It’s been a while, in fact a very long while, since I last made a post on my blog, so I thought it time to make another. As I’ve mentioned before I am a great fan of Formula 1, so I’ve been watching the first 5 Grand Prix of this 2011 season very closely and have developed some opinions in multiple areas of the sport.

Firstly, I think I should mention how much I prefer the commentary with David Coulthard as opposed to Jonathan Legard alongside Martin Brundle. However, I do think that Ted Kravitz should have a go in the commentary box next season, as I feel his technical know-how, joined with this exuberant enthusiasm for the sport, could add another level to the commentary, which sadly, DC and Brundle cannot reach.

Next, it has to be about tyres and pit stops. This year Pirelli are the sole supplier of tyres for all of the Formula 1 teams and they certainly have had a huge impact. So far we’ve seen the soft and the hard tyre compounds in play (the soft is quicker, but with high degradation it requires more pit stops and the hard is a bit slower but requires fewer stops). Combined with the rule that all drivers must use each compound at least once, I think team strategies this year will play more part than they ever have done. Team managers are required to get their drivers to the end as quick as possible, but this year, they have to cover other drivers. This basically means when your closest competitor pits, you follow soon after. Teams do this so that both drivers are on a similar level of tyre wear so there’s less risk of being ‘jumped’ at a pit stop. So overall, I think the new tyres definitely make the sport more exciting; the strategists have to strategise more, the mechanics get more action and there’s more risk involved in staying out on older tyres.

Next, I feel DRS (Drag Reduction System) is a hot topic in Formula 1 at the moment. The whole idea of it is to increase overtaking – done by allowing drivers close to a car in front to reduce their drag by opening up their rear wing. They are only allowed to do so at a certain point in each race, specifically chosen so both cars have to brake close to together, with the aim of having more braking and overtaking contests. So far this feature has had mixed outcomes. The last Grand Prix, in Spain, although having the longest DRS zone of all GP’s, made little to no effect. But, in Turkey a few weeks ago, DRS helped give the track the record for the most overtaking moves in made in a single GP (79!) since 1983. Despite this, I think that overtaking became too easy with the DRS at Turkey. So, overall, I  get the feeling that at each Grand Prix this season, DRS will have dramatically different effects while the optimum position for allowing the DRS to kick in is worked out at each track.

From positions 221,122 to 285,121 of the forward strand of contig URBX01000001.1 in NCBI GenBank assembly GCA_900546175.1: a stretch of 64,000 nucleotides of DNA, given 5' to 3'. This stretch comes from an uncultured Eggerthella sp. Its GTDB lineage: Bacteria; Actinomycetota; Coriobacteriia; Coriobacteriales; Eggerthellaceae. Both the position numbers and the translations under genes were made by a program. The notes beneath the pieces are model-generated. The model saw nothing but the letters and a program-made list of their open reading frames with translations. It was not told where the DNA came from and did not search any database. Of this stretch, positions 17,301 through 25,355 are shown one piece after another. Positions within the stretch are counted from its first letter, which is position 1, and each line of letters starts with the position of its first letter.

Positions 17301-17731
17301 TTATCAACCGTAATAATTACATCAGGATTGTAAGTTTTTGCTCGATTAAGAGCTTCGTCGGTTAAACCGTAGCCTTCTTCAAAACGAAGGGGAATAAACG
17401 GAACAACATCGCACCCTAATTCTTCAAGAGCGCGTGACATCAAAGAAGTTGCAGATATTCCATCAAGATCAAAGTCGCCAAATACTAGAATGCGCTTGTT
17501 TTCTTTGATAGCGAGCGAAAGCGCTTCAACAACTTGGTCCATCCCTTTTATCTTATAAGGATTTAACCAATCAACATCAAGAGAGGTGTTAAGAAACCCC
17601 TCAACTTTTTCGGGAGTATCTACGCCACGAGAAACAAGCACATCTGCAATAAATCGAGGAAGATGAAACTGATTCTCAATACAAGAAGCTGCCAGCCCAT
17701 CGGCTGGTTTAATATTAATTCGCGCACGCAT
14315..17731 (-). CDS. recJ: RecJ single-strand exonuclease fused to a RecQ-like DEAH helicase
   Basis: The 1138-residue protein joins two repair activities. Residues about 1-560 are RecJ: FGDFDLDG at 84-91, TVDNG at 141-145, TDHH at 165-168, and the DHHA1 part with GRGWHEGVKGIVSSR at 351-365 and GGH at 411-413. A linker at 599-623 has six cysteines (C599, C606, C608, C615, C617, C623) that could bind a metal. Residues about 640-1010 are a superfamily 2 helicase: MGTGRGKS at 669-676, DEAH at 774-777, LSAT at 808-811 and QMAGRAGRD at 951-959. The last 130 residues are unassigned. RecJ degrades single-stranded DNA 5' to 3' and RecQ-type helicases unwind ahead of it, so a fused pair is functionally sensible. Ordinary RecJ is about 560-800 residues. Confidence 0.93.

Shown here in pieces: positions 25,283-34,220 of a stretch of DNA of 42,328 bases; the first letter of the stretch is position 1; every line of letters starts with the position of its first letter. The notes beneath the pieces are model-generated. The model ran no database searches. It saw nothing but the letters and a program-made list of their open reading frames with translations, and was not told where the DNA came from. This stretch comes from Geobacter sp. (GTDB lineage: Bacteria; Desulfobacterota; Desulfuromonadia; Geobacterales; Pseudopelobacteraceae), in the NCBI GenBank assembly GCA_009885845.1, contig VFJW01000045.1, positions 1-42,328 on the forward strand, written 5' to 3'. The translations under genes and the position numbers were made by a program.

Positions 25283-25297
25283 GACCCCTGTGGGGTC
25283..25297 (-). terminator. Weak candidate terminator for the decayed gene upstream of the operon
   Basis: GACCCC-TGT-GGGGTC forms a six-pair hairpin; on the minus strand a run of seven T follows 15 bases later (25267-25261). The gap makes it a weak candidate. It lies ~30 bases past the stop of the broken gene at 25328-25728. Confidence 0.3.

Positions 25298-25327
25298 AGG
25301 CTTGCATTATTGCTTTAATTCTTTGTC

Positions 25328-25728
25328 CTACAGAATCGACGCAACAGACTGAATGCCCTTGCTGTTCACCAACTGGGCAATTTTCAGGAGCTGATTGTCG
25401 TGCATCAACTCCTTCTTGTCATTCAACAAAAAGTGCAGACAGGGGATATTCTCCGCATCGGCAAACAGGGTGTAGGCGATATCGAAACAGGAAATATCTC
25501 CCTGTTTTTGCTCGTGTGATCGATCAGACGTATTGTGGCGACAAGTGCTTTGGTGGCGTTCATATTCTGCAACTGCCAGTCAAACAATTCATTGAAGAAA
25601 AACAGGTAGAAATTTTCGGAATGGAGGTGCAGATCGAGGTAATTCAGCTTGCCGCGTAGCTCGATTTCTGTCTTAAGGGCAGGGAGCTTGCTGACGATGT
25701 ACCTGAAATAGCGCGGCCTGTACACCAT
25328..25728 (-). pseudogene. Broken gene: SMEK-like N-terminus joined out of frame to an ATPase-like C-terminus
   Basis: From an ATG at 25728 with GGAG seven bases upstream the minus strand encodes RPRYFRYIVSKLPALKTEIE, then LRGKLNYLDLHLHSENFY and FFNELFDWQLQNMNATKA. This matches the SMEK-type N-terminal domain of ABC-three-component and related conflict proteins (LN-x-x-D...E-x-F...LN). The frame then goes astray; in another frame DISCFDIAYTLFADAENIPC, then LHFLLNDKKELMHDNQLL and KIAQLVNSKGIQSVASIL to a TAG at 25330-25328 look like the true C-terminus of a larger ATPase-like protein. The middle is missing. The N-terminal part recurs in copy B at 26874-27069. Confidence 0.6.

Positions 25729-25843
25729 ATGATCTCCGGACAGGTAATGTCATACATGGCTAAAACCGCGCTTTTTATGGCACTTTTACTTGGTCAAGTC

Finally, I should say who I think will win and who I’d like to win this year’s championship. It’d be too easy to say Vettel will win it just like that – even though it’s looking very promising for him. But, I think Redbull’s advantage over other teams such as Ferrari, Mercedes and McLaren is starting it fall away. Despite this, I predict that Vettel will win the Championship, but not with a run-away title that some are assuming will happen. Who would I like to win? Well, weird as it sounds, Alsono. Personally, I think he has the drive quality of a World Champion which I don’t think Vettel has and purely on that merit deserves a third World Championship.

Follow me on Twitter @JoshWHarris

2 Responses to “Formula 1 season so far…”

  • Stanley says:

    You have some how written this and sounded like a real pundit, even though we both you don’t know anything outside of shotguns, landrovers and expensive hobbies

  • Josh says:

    I like to think I know a little about Formula 1 as well, haha!

Leave a Reply

Your email address will not be published. Required fields are marked *

You may use these HTML tags and attributes: <a href="" title=""> <abbr title=""> <acronym title=""> <b> <blockquote cite=""> <cite> <code> <del datetime=""> <em> <i> <q cite=""> <strike> <strong>